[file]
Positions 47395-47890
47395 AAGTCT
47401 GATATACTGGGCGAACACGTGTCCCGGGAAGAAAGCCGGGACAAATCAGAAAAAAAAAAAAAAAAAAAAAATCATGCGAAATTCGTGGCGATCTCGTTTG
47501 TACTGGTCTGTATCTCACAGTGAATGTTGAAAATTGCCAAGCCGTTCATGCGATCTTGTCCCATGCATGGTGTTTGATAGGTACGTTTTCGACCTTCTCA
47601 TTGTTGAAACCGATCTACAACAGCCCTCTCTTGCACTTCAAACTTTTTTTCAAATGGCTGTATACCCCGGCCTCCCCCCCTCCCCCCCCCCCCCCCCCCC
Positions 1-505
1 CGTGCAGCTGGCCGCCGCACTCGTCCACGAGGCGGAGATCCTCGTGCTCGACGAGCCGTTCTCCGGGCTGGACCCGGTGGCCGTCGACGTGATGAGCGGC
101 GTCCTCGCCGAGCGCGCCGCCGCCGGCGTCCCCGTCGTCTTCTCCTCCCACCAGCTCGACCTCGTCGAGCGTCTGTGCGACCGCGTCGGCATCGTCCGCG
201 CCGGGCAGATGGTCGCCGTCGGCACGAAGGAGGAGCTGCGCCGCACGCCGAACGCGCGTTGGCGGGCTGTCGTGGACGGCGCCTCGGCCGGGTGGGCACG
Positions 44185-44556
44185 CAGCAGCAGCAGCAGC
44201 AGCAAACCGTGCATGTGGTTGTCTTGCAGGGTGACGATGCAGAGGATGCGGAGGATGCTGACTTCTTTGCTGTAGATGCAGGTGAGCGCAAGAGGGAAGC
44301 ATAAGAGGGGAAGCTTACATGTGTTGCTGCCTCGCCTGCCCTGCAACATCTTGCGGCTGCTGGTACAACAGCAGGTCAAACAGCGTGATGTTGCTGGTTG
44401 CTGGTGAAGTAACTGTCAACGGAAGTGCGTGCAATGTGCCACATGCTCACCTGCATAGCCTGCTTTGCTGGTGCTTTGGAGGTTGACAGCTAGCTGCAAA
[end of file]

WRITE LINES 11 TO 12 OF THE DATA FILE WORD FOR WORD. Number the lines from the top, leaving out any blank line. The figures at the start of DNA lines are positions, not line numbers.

44185 CAGCAGCAGCAGCAGC
44201 AGCAAACCGTGCATGTGGTTGTCTTGCAGGGTGACGATGCAGAGGATGCGGAGGATGCTGACTTCTTTGCTGTAGATGCAGGTGAGCGCAAGAGGGAAGC